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Breaking Out the Good China, Part 4


Ideas on profiting from Chinese economic growth.

Editor's Note: This is part 4 in a multi-part series. See also Part 1, Part 2 and Part 3.

The question at hand, assuming that my optimistic view of the short term and long-term growth prospects for the Chinese economy is valid, is how can the American investor best take advantage of this opportunity. A preliminary consideration, however, is to appreciate some of the risks that investing in the Chinese economy entails. Like any other type of investing, higher potential returns should be viewed with an appreciation of the potential risk that those returns will not be achieved – or worse. I offer this admonition because, although I am not a market professional, I have found many ways to lose money over a lengthy legal career. (It's not hard; anyone can do it.)

First, notwithstanding its stellar performance this year, the Chinese stock market has proven itself quite volatile in the recent past. As recently as July 28, 2009, the Shanghai Composite Index fell 5% in one day. According to US press reports, the retrenchment resulted from a concern, reported in the Chinese press, that the Chinese Government had directed the two largest government owned banks to limit the making of loans for the remainder of 2009. In the United States, notwithstanding that the US Government provided hundreds of billions of dollars in "bail out funds" to many financial institutions, it failed to require that the institutions use the money to make loans.

Although the bailout of our financial system appears to have provided stability -- and even returned profitability -- to the critical financial sector (putting aside that it was many of these same institutions that sent the economy spiraling by making unjustifiable bets on derivative instruments, the risks of which were not understood from the bottom level to the top), the disbursement of these taxpayer funds has thus far not done very much to stimulate the economy. (In fact, a US Government study disclosed last week that lending by US banks decreased 2 ½% in the second quarter of 2009 from the first quarter.)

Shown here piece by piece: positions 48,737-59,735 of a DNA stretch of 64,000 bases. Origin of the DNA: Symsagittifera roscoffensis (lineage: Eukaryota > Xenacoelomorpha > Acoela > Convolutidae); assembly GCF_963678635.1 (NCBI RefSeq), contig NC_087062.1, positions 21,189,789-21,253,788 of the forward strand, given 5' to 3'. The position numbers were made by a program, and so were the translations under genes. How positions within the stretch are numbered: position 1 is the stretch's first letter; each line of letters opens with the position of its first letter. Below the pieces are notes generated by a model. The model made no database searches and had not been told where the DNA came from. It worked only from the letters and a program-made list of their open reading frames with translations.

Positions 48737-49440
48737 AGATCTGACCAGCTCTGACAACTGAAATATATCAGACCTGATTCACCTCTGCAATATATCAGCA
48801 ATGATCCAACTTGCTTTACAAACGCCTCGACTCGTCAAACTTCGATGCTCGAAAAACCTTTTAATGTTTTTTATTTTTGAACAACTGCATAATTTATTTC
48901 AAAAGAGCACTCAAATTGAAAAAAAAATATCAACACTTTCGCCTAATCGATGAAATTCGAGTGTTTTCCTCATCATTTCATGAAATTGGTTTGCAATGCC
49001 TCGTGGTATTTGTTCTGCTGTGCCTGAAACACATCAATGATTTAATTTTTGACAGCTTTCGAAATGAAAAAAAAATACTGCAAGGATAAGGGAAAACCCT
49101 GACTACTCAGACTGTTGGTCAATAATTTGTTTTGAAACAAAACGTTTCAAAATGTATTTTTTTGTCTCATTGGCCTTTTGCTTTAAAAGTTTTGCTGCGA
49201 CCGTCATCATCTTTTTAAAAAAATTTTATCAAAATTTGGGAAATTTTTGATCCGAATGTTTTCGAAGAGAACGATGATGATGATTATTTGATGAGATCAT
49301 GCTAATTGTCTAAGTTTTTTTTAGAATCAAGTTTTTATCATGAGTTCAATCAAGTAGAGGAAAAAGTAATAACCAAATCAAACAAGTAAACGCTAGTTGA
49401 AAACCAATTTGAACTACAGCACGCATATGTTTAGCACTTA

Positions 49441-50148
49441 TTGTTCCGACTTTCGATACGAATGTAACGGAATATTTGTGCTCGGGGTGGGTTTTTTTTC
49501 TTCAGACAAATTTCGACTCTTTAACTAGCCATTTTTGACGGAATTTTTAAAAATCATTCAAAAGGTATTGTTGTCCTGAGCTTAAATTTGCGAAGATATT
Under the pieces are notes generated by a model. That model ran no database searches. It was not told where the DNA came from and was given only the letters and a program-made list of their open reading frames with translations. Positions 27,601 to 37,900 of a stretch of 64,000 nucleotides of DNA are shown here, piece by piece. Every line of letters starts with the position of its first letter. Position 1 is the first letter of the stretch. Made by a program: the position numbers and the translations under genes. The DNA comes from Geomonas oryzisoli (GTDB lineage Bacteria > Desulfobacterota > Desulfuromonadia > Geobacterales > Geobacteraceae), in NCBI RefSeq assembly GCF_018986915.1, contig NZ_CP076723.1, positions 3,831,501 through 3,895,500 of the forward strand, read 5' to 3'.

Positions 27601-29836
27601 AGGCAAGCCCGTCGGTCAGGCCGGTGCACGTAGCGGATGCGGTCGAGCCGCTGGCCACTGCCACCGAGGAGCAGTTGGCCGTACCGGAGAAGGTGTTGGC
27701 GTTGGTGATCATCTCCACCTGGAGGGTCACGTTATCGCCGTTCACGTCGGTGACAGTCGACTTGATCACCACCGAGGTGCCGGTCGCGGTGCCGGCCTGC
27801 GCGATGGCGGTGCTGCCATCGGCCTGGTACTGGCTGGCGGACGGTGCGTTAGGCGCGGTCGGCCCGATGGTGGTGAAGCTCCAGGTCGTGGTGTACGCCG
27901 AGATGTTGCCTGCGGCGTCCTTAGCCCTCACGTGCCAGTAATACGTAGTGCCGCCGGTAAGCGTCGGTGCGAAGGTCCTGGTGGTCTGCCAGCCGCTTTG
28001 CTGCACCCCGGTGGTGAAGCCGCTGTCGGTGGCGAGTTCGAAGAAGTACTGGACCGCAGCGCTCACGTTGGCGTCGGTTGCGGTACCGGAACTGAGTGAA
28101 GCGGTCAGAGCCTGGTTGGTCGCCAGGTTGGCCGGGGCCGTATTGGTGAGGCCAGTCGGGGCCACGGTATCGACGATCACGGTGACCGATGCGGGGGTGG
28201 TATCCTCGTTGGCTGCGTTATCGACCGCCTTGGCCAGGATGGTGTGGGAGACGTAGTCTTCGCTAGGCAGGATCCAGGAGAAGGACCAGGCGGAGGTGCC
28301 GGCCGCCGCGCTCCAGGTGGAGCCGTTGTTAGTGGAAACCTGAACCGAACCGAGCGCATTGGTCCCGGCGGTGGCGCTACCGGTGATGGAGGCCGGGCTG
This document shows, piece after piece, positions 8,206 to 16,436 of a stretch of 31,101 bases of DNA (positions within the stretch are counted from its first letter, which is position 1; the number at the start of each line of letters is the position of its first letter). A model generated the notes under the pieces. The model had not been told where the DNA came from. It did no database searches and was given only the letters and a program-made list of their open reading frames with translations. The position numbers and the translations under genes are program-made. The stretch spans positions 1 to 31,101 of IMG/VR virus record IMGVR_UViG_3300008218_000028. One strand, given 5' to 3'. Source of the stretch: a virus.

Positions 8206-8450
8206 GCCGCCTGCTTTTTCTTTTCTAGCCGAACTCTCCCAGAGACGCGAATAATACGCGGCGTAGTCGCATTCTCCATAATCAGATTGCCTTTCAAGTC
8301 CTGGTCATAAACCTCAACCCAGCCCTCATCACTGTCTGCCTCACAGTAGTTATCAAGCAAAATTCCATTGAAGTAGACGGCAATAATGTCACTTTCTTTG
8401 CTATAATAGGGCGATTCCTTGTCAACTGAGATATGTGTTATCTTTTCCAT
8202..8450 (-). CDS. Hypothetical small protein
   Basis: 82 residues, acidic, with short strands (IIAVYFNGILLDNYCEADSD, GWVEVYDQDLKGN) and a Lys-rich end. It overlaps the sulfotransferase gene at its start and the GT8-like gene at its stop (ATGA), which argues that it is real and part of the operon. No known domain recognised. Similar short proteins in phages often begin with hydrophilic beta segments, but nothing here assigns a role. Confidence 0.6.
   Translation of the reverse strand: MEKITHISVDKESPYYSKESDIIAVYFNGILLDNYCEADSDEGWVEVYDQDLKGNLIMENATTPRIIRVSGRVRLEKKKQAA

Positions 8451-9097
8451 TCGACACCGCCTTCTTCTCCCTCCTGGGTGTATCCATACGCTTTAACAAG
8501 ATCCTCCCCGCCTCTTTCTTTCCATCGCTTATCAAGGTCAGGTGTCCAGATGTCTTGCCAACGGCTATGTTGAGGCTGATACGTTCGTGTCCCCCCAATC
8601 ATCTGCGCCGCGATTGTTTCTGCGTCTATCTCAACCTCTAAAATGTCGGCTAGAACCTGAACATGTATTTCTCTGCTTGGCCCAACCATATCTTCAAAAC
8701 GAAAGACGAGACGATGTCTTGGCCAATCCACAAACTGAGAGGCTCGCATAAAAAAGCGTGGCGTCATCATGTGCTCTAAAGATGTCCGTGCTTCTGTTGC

In China, the Government can direct (and has directed) the banks to stimulate the economy by making credit available to private business ventures. But this ability to manage from close to the highest Government levels underscores the susceptibility of the Chinese economy to directional errors in fiscal and financial policy that could much more quickly manifest in negative economic results. That the Chinese policy makers have been correct thus far in avoiding much (but certainly not all) of the economic turmoil that has beset the Western World, does not mean that they will continue to be correct. I, however, would bet on them to be a lot more correct than we are and have been in the US I expect China to use the authority their form of government gives to continue to move forward.

Second, it is possible that the Chinese stock market is already in the "bubble zone". It would be irrational not to consider the possibility of a significant adjustment in the Shanghai Composite Index. Unanticipated events, such as the spread of a more virulent form of swine flu in China this coming Winter (which they will go to great extremes to avoid) could have an impact on market values. I do not incidentally see any international disputes as affecting the Chinese economy. They understand that to some extent, at least, the growth of their economy is tied to friendly relations with the US and I doubt anything will happen to seriously upset the apple cart(s) in that regard.
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No positions in stocks mentioned.

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